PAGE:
Course Description

"Affordance" is a key concept for designers. If you want to build products that are intuitive and easy to use, it is crucial to fully understand the relationship between the human mind and technology. The concept of Affordance was popularised by Don Norman in the late 80s, and has played an essential role for user experience professionals and researchers ever since. Understanding this term is essential for anyone who wants to get a deeper understanding of what it means for a product to be "intuitive".

The term "affordance" was introduced by perceptual psychologist James J. Gibson in "The Ecological Approach to Visual Perception", and has since been applied by practitioners and researchers of User Experience as a means of assessing, evaluating, and generating designs.

Taking this course will teach you both the theory of affordances and also teach you how to design instantly perceptible affordances in your own designs. Your users should be able to identify the actions afforded by a design with speed and accuracy; in order to achieve this, designers must appreciate how users perceive the world and how experience, context, culture, constraints and other factors affect our ability to detect the action possibilities on offer. This is at the heart of why those interested in a design career and established designers alike must learn the meaning and potential application of affordances as a designer's tool.

Throughout the course we identify the major milestones in the evolution of the term affordance, and outline how it applies to practical User Experience design. Along the way we look at the affordances of objects in the real-world and screen-based interfaces, to reinforce the concepts and principles covered in each lesson.

Lesson-by-lesson breakdown

Lesson 0 - Welcome and Meet Your Peers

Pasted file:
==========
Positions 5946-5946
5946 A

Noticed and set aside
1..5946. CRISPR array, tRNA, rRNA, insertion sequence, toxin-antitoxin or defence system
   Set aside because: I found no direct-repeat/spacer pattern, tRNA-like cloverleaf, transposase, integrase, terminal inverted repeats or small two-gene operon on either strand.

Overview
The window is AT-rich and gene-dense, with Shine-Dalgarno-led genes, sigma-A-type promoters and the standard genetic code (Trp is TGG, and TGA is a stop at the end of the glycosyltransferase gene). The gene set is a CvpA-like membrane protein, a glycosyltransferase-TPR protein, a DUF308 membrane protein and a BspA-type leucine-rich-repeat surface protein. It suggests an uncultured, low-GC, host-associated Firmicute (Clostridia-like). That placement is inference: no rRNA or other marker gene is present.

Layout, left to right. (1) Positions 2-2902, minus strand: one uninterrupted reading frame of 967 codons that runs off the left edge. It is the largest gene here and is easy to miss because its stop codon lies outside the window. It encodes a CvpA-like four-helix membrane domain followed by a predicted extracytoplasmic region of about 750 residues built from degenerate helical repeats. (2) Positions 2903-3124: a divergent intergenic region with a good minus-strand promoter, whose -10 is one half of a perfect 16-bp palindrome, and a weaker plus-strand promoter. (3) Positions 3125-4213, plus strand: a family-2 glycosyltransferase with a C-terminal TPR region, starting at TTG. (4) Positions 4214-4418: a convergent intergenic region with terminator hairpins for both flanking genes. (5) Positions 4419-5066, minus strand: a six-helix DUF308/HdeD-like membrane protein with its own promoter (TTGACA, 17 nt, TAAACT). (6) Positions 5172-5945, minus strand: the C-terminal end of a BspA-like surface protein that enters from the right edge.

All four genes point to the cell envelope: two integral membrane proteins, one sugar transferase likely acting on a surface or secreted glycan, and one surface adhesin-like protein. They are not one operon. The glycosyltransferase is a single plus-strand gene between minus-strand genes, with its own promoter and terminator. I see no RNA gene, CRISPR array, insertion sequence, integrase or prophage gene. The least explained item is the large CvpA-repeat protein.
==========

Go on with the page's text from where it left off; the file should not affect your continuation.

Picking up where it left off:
Lesson 1 - An Introduction to Affordances

  • Affordances and HCI
  • Gibson's Concept of Affordances
  • Norman's Concept of Affordances
  • Lesson Discussion

Lesson 2 - Types of Affordance

  • Distinguishing types of affordance: A Brief Summary
  • Examples of Real Affordances
  • Examples of Perceived Affordances
  • Lesson Discussion

Lesson 3 - Bill Gaver's Concept of Affordances

  • Bill Gaver's Concept of Affordances
  • Perceptible Affordance
  • Hidden Affordance
  • False Affordance
  • Lesson Discussion

Lesson 4 - Rex Hartson's Concept of Affordances

  • Hartson's Further Distinctions
  • Cognitive Affordances
  • Physical Affordances
  • Sensory Affordances
  • Functional Affordances
  • Lesson Discussion

Lesson 5 - Affordances and Usability Principles

  • Factors Affecting Affordances: Brief Summary
  • Visibility
  • Findability
  • Constraints
  • Mapping
  • Feedback
  • Conceptual Models
  • Lesson Discussion

Lesson 6 - A Summary of Affordances and Related Concepts

  • Affordances Summary Lesson Item
  • A Summary of Usability Principles and Affordances
  • Exercise
  • Lesson Discussion

Lesson 7 - Course Wrap-up, feedback, and receive your course certificate

Industry-trusted Course Certificate

You earn an industry-trusted Course Certificate once you complete the course - even if you finish the course after the official end date. In other words, as long as you have enrolled in the course you will always be able to finish it and to get a course certificate. You will also have permanent access to the course material, your answers and the discussions.

Course Certificates from the IDF are verifiable and trusted by industry leaders. You can highlight them on your resume, CV, LinkedIn profile or your website.

Course Certificate

Our courses and Course Certificates are trusted by these industry leaders, who have taken up company memberships with the IDF:

Accenture Adobe GE Philips SAP